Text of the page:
I recently had a fascinating and inspiring few days at the Inter-Varietal Corpus Studies (IVACS) conference in beautiful Valletta, Malta, mingling with corpus linguists of various stripes and stretching my grey matter, trying to relate all kinds of corpus research findings to my own contexts.
I’ve written up a summary of my own talk here and put together some reflections on the other sessions here.
After several weeks at my desk with my head down writing, I’m looking forward to two events coming up in June. Next week, I’ll be speaking at my first corpus linguistics conference at the IVACS conference in Valletta, Malta. I’ll be talking about some of the work I do using the Cambridge Learner Corpus and in particular, my work investigating Spanish learner errors. As I was preparing my talk, I started reflecting on my work with the learner corpus over the years and I’ve put together a blog post summarizing some of the reasons I find it such fascinating work.
Then on 23 June, I’ll be speaking at a joint event organized by MaWSIG and Oxford Brookes University entitled Materials Writing Challenges and Opportunities in Oxford. I’m going to be talking about some of the challenges involved in sticking to your principles when writing vocabulary materials within a tight brief. I’ll set out four key principles and share some of the ways I’ve found to stay true to them even given the restrictions I often find myself working within.
I’m looking forward to both events and to mingling and catching up with lots of different people.
As part of the celebrations for the 30th anniversary of the first COBUILD dictionary, a real landmark in the field of lexicography and the project that first encouraged me to become a lexicographer, I’ve written a post for the Collins ELT blog about how the meanings of words have changed in the past three decades. Back in 1987, words like wireless, click and hybrid hadn’t yet acquired the senses we all use now without a second thought.
Entry for ‘wireless’ from the first edition (1987)
Entry for ‘wireless’ from the latest, ninth edition
Click here to read my post.
IATEFL 2018: Spring seems to be finally on its way – if rather intermittently in terms of the UK weather – and I’m starting to look forward to the annual IATEFL conference, which is by the seaside in Brighton this year. As ever, it’ll be a great chance to catch up with all my ELT friends and colleagues, to see what the current ELT buzz is about and to arrange a few meetings with publishing contacts to chat about possible new work. I’m also going to be doing a session – independent of any publishers this year – on the Wednesday afternoon (11 Apr) as part of the MaWSIG showcase of sessions related to materials development. My session is entitled Vocabulary lists: snog, marry, avoid? I’ll be talking about the kind of standardized wordlists that have become increasingly popular amongst ELT publishers to inform the vocabulary strand of their materials. I’ve put together a short video below to introduce my session:
OUP webinar: Hot on the heels of IATEFL, I’ll be giving a webinar the following week, 19 April, for OUP entitled: Academic Vocabulary: what do students need to know about a word? I’ll be looking at why it’s especially important for students who are studying English for academic purposes (EAP) to work on understanding key vocabulary in depth rather than just adding words to their stock of lexis on a rather superficial level. I’ll be talking about some of the features of academic vocabulary that a student needs to get to grips with in order to use words accurately and appropriately in their own academic writing. You can find out more and register for the webinar here.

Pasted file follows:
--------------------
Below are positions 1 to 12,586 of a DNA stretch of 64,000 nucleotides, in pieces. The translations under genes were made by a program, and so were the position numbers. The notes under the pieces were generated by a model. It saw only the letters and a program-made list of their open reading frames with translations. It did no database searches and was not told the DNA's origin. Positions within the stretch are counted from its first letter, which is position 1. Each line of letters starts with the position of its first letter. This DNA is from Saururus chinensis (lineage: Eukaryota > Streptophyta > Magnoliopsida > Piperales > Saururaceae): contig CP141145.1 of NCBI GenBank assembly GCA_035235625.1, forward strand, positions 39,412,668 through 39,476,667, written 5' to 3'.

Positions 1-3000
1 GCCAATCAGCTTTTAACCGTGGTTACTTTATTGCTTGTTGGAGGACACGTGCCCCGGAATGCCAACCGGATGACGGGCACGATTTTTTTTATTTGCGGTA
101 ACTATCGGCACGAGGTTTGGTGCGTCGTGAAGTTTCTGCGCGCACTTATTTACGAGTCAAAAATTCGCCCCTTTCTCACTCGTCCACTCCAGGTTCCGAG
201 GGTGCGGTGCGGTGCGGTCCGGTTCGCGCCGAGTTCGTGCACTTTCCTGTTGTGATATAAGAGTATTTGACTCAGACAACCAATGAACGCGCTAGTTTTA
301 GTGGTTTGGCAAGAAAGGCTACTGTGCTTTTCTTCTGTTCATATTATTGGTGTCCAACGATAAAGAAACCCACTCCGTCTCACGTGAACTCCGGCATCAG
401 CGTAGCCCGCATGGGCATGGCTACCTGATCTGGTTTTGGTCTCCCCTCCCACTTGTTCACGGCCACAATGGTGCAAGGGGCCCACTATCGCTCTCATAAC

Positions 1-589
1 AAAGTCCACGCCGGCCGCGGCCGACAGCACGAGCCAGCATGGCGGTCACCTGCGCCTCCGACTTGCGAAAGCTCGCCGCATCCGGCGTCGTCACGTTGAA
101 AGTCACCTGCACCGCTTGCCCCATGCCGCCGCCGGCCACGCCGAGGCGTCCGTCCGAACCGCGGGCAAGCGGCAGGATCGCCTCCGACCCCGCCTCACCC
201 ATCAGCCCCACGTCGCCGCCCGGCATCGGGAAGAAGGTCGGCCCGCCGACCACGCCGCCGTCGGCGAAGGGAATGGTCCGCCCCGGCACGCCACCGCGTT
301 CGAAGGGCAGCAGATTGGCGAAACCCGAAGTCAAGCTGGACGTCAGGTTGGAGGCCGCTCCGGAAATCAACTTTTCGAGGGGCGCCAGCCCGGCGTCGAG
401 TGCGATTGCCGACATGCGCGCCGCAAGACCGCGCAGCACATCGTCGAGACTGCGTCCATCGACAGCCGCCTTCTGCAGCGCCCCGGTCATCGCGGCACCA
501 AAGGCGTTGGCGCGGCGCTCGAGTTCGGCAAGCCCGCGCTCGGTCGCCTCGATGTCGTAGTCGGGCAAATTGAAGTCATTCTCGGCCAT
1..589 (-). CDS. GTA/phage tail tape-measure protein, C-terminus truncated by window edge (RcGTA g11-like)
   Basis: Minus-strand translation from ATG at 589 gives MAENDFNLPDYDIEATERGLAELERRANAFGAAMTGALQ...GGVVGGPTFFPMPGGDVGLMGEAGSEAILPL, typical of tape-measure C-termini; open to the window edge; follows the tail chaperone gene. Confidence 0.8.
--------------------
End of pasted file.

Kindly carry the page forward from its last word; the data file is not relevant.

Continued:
I’m really looking forward to my first event of the year, meeting up with lots of other ELT freelancers in Oxford at the ELT Freelancers’ Awayday for a day of catching up and sharing ideas. It’s a great opportunity to see old friends and to meet new people too.
This year, I’m going to be presenting, with a 10-minute talk introducing some simple ways that ELT editors can use corpus tools to answer tricky language questions that might not be answered in their usual go-to reference sources:
In November, I was invited to run a day-long teacher training workshop for English teachers in Moscow. I’d last visited Russia on a school trip in 1986, so it was a fantastic opportunity to go back and explore a fascinating – and much-changed – city.
The workshop focused on Teaching Advanced Writing Skills and I spent the day with 27 teachers exploring:
– Why? Thinking about the aims and rationales behind writing lessons
– What? Looking at the types of skills we can teach
– How? Evaluating a range of activity types that can be used to teach writing skills
– What next? Considering the important editing, feedback and review stages
It was a thoroughly enjoyable day, working with a group of really engaged and motivated teachers who’d given up there day off, and the feedback was really positive. I hope I can arrange more similar workshops in 2018.
You can read more about the trip on my blog.
It was very exciting last week to see my ebook How to Write EAP Materials in a new print version as part of a collection of similar titles all focused around how to write materials for teaching English in specific contexts (ESP, Business English, Corporate training materials and ESOL).
This new version contains the full text of the original ebook, but was also a chance for me to add a few updates, especially drawing on my experiences over the past couple of years working on the Oxford Academic Vocabulary Practice books and including insights from recent research into academic vocabulary.
Both the new collection and the original ebook are available via Amazon:
How to Write Excellent ELT Materials: The ESP Series (print)
How to Write EAP Materials (ebook)